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Protect easily your garden from the cold

Mulch, a winter protection, under a soapbush shrub

Early fall, protect soil and plants from winter frost spells.

Recycle your green waste to cover your hardy plants. As for the more vulnerable ones, be creative!

Dried leaves, ideal mulch

Any type of dried leaves are fine to make mulch, but some species are better than others. Tender leaves from fruit trees, field shrubs and horticultural shrubs (forsythia, meadowsweet, hydrangea…) are quick to break down into dirt. Keep those for short-term mulch (4 to 6 months). You can spread them on dahlia beds and on the vegetable patch to protect your winter vegetables like cabbage or leek. Also use a 4 inch (10 cm) layer of garden trimmings.

Keep the thicker, more leathery leaves from trees – such as plane trees, chestnut, bay laurel or common laurel – pour perennial plants like flowers and ornamental hedge shrubs. For ease of use, shred them in a shredder.

Mixed plant mulch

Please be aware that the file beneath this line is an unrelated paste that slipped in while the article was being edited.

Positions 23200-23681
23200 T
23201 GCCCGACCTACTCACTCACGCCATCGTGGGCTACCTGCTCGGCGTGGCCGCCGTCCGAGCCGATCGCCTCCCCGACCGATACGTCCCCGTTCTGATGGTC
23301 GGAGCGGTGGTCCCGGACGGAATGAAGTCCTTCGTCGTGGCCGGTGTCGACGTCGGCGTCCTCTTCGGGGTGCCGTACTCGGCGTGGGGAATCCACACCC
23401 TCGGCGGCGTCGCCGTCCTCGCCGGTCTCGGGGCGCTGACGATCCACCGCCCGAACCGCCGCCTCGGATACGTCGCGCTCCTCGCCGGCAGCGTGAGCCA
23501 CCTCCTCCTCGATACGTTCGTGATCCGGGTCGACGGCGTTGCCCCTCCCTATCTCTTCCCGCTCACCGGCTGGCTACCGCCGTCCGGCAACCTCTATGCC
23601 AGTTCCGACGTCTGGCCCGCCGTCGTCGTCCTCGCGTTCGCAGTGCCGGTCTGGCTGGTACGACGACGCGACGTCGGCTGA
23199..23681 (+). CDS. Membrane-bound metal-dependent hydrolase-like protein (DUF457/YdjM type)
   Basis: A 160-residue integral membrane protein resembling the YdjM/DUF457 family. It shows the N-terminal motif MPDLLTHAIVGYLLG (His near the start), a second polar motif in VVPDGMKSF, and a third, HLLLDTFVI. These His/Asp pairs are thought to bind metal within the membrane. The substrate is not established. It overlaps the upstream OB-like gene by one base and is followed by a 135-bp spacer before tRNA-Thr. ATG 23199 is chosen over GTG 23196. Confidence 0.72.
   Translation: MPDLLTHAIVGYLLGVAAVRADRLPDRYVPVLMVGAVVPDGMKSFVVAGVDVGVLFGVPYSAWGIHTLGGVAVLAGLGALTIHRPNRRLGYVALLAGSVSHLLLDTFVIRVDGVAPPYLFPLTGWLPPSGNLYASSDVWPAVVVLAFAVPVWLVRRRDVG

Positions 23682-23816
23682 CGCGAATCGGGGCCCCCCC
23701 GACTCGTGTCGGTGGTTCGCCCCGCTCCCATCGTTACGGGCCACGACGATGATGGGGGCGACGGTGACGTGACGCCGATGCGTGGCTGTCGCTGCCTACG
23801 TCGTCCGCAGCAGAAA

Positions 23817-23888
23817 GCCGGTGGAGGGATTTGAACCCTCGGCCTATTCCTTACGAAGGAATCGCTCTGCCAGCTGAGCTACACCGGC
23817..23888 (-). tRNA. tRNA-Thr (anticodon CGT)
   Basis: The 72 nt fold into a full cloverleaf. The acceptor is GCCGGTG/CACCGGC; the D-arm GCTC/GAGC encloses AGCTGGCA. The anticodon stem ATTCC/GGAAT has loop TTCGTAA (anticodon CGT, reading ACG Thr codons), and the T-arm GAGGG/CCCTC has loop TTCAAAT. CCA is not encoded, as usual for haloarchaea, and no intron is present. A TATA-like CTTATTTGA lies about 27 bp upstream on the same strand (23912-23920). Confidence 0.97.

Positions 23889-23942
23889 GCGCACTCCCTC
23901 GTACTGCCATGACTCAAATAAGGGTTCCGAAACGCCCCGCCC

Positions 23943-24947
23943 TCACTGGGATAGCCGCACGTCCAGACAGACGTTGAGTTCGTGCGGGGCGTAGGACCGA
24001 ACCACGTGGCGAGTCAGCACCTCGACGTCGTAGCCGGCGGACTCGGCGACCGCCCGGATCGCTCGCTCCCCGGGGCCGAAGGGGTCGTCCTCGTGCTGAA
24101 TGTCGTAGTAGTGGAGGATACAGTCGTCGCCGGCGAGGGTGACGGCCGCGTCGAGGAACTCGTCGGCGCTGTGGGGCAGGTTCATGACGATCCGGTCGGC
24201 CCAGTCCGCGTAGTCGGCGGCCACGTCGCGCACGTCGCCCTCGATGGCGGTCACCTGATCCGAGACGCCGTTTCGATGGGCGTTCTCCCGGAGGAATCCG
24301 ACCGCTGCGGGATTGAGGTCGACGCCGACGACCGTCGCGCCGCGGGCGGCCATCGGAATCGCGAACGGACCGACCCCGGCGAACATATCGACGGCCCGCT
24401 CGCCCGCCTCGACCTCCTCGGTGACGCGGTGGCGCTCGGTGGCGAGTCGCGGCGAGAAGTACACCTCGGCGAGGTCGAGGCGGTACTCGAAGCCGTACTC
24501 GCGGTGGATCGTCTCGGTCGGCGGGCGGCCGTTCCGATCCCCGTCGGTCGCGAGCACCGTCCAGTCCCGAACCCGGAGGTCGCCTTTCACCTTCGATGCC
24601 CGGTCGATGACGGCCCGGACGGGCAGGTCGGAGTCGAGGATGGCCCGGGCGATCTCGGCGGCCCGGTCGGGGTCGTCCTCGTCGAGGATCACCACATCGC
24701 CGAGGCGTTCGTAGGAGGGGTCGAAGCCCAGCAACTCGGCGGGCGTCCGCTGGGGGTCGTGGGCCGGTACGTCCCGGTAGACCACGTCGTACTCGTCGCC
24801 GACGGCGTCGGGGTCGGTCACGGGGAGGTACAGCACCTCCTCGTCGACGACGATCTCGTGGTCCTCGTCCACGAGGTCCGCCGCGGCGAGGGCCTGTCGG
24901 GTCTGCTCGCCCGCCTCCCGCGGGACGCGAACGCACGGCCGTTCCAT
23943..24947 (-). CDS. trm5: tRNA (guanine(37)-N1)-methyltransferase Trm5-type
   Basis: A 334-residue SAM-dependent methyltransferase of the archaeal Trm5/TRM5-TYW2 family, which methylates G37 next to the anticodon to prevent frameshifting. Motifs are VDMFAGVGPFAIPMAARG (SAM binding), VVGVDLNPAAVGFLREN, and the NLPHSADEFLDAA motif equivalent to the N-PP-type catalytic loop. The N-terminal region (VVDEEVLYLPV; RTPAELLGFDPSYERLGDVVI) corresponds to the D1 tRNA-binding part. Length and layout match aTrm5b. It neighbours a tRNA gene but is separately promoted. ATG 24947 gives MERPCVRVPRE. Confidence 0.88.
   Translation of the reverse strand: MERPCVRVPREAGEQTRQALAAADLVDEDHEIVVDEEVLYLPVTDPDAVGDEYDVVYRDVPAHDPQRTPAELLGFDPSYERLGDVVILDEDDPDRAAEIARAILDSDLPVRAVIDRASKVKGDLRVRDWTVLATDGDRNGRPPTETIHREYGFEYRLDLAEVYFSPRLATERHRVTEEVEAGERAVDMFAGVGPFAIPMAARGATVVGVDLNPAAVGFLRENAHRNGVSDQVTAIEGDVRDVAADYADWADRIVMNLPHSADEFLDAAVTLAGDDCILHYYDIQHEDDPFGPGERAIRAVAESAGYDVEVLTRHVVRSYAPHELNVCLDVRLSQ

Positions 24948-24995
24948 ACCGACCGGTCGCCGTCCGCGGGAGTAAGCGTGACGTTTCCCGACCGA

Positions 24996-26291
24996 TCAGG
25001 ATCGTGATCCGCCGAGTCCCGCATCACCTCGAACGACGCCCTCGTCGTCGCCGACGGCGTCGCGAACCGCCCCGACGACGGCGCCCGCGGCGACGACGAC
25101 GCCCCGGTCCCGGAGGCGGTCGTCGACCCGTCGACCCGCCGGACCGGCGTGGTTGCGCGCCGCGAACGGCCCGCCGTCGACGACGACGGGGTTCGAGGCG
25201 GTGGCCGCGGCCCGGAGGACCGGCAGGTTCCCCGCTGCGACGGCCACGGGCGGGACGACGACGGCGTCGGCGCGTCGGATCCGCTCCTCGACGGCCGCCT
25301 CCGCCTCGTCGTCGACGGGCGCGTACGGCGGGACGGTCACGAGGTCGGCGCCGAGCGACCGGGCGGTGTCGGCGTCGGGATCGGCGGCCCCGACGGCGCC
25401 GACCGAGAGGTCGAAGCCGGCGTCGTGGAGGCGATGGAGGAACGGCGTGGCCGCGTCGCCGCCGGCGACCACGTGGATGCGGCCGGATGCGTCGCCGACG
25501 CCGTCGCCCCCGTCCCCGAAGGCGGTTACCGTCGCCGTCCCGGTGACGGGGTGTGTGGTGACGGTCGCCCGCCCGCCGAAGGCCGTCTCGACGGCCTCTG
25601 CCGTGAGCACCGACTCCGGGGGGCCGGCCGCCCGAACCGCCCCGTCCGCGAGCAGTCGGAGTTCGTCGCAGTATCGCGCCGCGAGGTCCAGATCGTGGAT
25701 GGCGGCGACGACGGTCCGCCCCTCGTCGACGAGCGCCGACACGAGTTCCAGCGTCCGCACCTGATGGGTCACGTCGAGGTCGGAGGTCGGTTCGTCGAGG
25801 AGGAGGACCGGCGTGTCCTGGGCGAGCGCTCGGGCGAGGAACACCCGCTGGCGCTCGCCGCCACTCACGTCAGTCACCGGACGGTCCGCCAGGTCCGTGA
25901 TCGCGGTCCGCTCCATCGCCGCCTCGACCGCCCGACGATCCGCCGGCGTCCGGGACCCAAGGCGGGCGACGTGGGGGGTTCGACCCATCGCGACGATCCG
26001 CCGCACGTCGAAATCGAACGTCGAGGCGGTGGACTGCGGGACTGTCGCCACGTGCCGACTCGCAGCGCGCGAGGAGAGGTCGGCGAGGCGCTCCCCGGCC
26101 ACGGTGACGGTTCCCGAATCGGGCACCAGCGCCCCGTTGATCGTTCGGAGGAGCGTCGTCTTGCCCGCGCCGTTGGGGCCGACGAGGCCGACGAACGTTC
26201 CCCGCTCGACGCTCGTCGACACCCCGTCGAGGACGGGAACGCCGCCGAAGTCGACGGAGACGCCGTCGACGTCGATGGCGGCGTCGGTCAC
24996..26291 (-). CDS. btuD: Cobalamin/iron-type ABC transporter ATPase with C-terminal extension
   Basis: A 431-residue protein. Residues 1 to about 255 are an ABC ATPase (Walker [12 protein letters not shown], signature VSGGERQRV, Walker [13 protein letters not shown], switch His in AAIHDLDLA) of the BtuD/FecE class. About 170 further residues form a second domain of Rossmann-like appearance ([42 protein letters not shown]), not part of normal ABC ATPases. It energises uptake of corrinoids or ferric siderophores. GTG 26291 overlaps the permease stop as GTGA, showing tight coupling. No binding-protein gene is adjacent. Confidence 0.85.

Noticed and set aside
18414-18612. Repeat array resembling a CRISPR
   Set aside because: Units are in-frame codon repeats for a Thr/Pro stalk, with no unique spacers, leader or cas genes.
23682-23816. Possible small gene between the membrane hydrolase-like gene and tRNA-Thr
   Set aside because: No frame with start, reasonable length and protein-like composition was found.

Retain the worth of your hedge or fruit tree trimmings by shredding them to use them as mulch for your rose trees, hydrangeas and perennials.

If your trees were infected with apple scab, rest assured that there will be no more risk of propagation in spring, after leaves have been broken down and buried into the soil by earthworms. But if in doubt, might as well spread these shreds around the vegetables in the vegetable patch: they aren’t vulnerable to scab.

Any solution works great!

A simple roofing made from a bamboo mat atop plants with vulnerable leafage is enough to protect them over winter without suffering. A slanted shingle, held in place with a pole or stake, can protect small plants from cold wind and white frost. Horticultural fleece will extend the blooming of your camellia without suffocating it.

As for your collection of exotic fruits, use thicker mats, pieces of carpets or dry straw matted along the trunk with a string to keep the plant warm. Set all your potted plants against a well exposed wall and protect them with bubble wrap. Better still, bring your geraniums and storksbills in a place that needs not be heated as long as it is dry and well ventilated.

M.-C. H.

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